The court also found unpersuasive AT&T's reliance on the FCC's Cable Modem Declaratory Ruling, which held that high speed access to the Internet over cable and other facilities did not constitute a cable service under the Cable Act, and was thus an information service. As a result, the court determined that AT&T's U-Verse service still fell within the scope of a medium of mass communication, with the same package or packages of video programming transmitted from the cable operator and available to all subscribers. According to the court, AT&T's video programming, both prescheduled broadcast programming and video on demand, is generally available to all subscribers within a particular tier of service, and the fact that the programming is not transmitted to a particular subscriber from the network until that subscriber tunes to that channel or selects that particular VOD program did not change this fact. Therefore, the court determined that the interactivity is not of the high degree contemplated by the FCC's Cable Modem Declaratory Ruling for exempting a service from the definition of cable service in Section 522(6) of the Act as it requires no more interactivity on the part of subscribers then is involved in traditional cable service. Significantly, the court found that the Cable Act did not specify that all available programming must be delivered to all subscribers at all times in order to constitute a cable service. Instead, the court determined that the legislative history of the Act shows that programming simply must be made generally available to all subscribers, and must be limited to a specific number of options or categories delineated and created by the cable operator or programming service provider. Thus, the court concluded that AT&T's U-Verse service fit these requirements.
The court also rejected AT&T's argument that U-Verse service constituted an information service, and not a cable service. In rejecting this argument, the court found that AT&T's U-Verse service provides packet of video programming content from AT&T's network to subscribers set-top boxes, and that AT&T transmits the video programming one-way from its network to set-top boxes on the subscribers' premises, and did not facilitate a two-way exchange of information, content or ideas over the public Internet.
After finding that AT&T's video programming service constituted a "cable service" under Section 522(6) of the Act, the court considered whether the service was being provided by a "cable operator" or a "cable network", such that AT&T would be subject to franchising and other regulatory requirements applicable to cable operators in Connecticut. In concluding that AT&T's programming service was being provided by a "cable operator" over "cable network", the court analyzed the definition of "cable system" and "cable operator" as those terms are defined in the Act, and found that AT&T's network was a cable system, that AT&T was a cable operator because AT&T's network was used in the transmission of video programming directly to subscribers, and that AT&T's use is not solely to provide interactive on demand services, an exception to the definition of cable system under the Act. Therefore, the court ultimately concluded that AT&T was providing a cable service, over a cable system, and was a cable operator.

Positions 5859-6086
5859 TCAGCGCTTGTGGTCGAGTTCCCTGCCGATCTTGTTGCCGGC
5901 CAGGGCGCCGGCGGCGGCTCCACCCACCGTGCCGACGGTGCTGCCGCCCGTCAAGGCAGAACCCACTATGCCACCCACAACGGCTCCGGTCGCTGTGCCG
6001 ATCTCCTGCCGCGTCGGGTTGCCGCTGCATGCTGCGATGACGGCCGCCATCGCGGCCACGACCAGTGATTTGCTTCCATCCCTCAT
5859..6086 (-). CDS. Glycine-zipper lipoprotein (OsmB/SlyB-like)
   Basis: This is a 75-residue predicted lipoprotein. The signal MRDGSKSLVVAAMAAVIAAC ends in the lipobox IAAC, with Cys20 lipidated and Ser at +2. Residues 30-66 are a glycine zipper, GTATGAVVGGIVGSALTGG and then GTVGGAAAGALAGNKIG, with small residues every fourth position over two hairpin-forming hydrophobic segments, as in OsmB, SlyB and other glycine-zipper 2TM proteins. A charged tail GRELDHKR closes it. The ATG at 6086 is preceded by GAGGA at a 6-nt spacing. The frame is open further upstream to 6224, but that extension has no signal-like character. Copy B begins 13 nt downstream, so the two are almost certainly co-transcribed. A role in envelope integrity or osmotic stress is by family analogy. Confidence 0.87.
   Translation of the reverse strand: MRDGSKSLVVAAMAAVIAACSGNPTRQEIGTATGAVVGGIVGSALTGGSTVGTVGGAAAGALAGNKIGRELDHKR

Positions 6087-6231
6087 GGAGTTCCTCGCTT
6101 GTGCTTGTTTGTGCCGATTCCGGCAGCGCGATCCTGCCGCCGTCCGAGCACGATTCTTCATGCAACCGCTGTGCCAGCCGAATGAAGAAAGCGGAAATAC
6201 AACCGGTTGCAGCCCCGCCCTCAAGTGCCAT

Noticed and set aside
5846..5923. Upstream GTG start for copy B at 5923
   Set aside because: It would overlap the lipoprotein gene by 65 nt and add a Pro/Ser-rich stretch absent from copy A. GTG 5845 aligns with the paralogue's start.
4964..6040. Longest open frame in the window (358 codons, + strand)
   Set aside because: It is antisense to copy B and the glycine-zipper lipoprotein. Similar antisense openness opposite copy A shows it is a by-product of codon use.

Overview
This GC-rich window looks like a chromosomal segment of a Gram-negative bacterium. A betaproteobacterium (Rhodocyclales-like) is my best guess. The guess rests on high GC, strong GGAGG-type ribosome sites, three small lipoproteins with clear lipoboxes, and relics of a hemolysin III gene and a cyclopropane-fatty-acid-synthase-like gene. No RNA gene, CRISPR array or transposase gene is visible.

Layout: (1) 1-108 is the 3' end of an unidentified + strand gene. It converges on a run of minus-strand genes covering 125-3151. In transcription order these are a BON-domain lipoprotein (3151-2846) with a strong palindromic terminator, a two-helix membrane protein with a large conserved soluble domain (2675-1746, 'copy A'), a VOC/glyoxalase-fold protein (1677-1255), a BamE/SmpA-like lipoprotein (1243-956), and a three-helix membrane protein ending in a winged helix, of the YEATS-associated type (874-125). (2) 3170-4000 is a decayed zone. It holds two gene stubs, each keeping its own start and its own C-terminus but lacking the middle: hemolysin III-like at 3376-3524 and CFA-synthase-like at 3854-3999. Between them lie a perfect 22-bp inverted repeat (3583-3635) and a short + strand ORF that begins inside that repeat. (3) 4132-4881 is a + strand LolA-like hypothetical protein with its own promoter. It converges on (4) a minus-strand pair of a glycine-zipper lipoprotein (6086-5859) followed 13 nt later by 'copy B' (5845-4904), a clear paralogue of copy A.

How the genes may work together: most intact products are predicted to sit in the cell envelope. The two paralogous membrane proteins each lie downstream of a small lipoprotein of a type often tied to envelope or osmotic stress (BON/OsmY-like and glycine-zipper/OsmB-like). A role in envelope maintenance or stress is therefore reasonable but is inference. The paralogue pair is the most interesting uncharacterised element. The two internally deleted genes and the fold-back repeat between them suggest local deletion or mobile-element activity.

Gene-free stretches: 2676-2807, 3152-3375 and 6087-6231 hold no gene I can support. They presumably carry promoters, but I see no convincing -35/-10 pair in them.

After the court issued its October 2007 decision and judgment, AT&T filed a motion to amend the decision, claiming that the DPUC's June 7, 2006 order was superseded by new legislation passed by the Connecticut Legislature on October 1, 2007, which rendered the court case moot. Specifically, AT&T contended that the Connecticut Video Franchising Act (the "Connecticut Act") created a new comprehensive regulatory framework governing video franchising in Connecticut, that enabled AT&T to obtain franchises to provide video service to competition within incumbent cable providers. Under the new Connecticut Act, AT&T applied for a certificate of video franchise authority which the DPUC granted on an interim basis pending its review of AT&T's complete application. Subsequently, the DPUC granted AT&T a state-wide video franchise. The Connecticut Act also gives the DPUC authority to revoke a certificate of franchise authority if the certified competitive video service provider is found, after a departmental hearing with notice to all interested parties, to be in substantial non-compliance with the requirements of law or DPUC orders, including federal law.
The court rejected AT&T's motion, basing its decision on the language in the DPUC's June 7, 2006 decision. As noted above, the DPUC's decision specifically stated that an examination of the definition of "cable service" in Section 522(6) of the Act was needed to determine whether AT&T's "U-Verse" service met the regulatory classification of cable service. Although the DPUC's analysis of this definition concluded that AT&T's "U-Verse" service was in the public interest and was not a cable service subject to traditional cable regulation, the DPUC recognized that the FCC must also be given the opportunity to decide the question of its own jurisdiction, including the issue of whether AT&T's "U-Verse" service requires a cable franchise under Section 541 of the Communications Act. The DPUC's decision also noted that the FCC had not produced any final rules or decisions that had determined AT&T's "U-Verse" was not a cable service, and therefore, AT&T would still be subject to various cable service regulations beyond franchising under federal law, such as requirements related to political broadcasting, advertising directed to children, parental controls, close-captioning and subscriber pricing.